To tell you, fair beholders, that our play
Leaps d'er the vannt and firstlings of those broils,
Ginning in the middle; starting thence away
To what may be digested in a play.

Like, or find fault; do as your pleasures are ;
Now good, or bad, 'tis but the chance of war.

[graphic]

prophetess.

IDA.

TROILUS AND CRESSIDA.

PROLOGUE.
In Troy, there lies the scene. From isles of Greece
The princes orgulous, their high blood chaf'd,
Have to the port of Athens sent their ships,
Fraught with the ministers and instruments
Of cruel war: Sixty and nine, that wore
Their crownets regal, from the Athenian bay
Put forth toward Phrygia : and their vow is made,
To ransack Troy; within whose strong immures
The ravish'd Helen, Menelaus' queen,
With wanton Paris sleeps; And that's the quarrel.
To Tenedos they come;
And the deep-drawing barks do there disgorge
Their warlike fraughtage: Now on Dardan plains

The fresh and yet unbruised Greeks do pitch
Their brave pavilions : Priam's six-gated city,
Dardan, and Tymbria, Ilias, Chetas, Trojan,
And Antenorides, with massy staples,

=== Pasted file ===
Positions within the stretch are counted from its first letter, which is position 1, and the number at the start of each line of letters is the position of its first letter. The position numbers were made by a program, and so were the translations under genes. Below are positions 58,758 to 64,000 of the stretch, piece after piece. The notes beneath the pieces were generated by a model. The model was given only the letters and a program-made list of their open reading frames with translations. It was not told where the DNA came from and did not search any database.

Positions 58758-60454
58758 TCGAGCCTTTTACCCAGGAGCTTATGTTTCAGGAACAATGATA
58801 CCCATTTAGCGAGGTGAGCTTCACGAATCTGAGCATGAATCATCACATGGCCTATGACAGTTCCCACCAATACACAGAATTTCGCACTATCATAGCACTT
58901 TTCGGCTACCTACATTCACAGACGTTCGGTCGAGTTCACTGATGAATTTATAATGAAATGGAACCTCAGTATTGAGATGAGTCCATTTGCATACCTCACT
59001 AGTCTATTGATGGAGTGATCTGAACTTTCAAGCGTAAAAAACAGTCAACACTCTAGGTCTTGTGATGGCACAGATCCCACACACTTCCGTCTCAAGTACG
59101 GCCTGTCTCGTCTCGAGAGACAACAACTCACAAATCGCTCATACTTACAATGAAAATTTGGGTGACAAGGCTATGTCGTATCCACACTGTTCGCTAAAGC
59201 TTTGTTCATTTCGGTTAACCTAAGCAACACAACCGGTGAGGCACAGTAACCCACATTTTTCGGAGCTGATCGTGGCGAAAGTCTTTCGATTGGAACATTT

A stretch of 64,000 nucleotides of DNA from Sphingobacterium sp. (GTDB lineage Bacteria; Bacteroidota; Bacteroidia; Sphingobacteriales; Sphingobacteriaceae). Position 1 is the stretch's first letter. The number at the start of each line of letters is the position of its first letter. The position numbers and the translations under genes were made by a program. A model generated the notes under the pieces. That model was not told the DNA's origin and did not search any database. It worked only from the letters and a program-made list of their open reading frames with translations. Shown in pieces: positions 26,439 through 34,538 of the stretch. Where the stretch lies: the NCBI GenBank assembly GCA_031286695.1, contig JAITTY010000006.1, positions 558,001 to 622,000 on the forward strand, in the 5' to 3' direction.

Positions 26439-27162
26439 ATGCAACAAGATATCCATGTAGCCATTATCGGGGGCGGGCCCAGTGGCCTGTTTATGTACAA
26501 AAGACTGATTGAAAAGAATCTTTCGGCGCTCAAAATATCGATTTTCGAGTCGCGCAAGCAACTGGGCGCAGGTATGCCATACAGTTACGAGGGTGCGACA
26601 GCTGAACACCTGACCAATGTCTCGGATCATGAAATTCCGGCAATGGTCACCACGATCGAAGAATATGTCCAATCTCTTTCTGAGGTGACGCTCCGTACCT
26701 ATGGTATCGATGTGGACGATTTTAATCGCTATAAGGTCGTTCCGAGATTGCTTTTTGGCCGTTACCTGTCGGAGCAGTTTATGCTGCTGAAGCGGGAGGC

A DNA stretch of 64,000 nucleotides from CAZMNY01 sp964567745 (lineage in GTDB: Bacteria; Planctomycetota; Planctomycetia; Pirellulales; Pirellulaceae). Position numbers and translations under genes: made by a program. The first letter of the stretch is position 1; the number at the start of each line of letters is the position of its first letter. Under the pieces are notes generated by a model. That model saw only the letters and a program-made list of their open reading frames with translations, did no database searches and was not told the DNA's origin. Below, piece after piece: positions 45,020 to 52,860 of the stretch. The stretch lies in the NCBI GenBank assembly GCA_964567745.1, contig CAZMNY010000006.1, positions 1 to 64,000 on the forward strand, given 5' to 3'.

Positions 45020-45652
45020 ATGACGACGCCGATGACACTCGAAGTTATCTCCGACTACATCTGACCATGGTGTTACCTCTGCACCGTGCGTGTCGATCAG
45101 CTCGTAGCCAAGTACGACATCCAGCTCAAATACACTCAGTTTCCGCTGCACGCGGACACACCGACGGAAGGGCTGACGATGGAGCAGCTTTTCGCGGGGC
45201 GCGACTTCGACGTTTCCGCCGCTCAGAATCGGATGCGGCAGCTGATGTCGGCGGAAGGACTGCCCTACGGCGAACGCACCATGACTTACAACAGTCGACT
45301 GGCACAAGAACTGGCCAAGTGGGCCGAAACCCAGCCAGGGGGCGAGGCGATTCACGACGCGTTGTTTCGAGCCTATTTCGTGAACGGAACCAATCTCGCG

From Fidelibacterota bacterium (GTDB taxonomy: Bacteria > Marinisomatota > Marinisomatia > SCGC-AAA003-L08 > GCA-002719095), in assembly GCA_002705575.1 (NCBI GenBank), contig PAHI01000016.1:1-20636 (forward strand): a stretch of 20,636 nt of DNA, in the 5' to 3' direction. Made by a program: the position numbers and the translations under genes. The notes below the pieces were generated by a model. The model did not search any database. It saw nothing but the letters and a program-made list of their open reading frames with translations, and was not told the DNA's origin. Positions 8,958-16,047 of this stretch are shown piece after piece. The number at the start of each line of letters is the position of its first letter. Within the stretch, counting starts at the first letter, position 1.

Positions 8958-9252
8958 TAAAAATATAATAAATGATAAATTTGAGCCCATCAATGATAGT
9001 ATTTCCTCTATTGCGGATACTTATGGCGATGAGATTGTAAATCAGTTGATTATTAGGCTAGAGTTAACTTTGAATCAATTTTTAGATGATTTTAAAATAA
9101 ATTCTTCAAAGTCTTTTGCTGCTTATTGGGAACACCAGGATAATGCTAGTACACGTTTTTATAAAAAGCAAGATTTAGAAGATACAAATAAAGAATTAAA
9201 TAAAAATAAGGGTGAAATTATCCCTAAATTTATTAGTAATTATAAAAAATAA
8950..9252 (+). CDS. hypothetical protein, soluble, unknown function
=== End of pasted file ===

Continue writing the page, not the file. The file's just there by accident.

And corresponsive and fulfilling bolts,
Sperr up the sons of Troy.
Now expectation, tickling skittish spirits,
On one and other side, Trojan and Greek,
Sets all on hazard :-Ánd hither am I come
A prologue arm'd, - but not in confidence
of author's pen, or actor's voice; but suited
In like conditions as our argument,
To tell you, fair beholders, that our play
Leaps o'er the vaunt and firstlings of those broils,
'Ginning in the middle; starting thence away
To what may be digested in a play.
Like, or find fault; do as your pleasures are ;
Now good, or bad, 'tis but the chance of war.

[graphic]

Sc. 1. TROILUS AND CRESSIDA. 265
But sorrow, that is couch'd in seeming gladness,
Is like that mirth fate turbs to sudden sadness.

Pas. An her hair were not somewhat darker
than Helen's, (well, go to, there were no more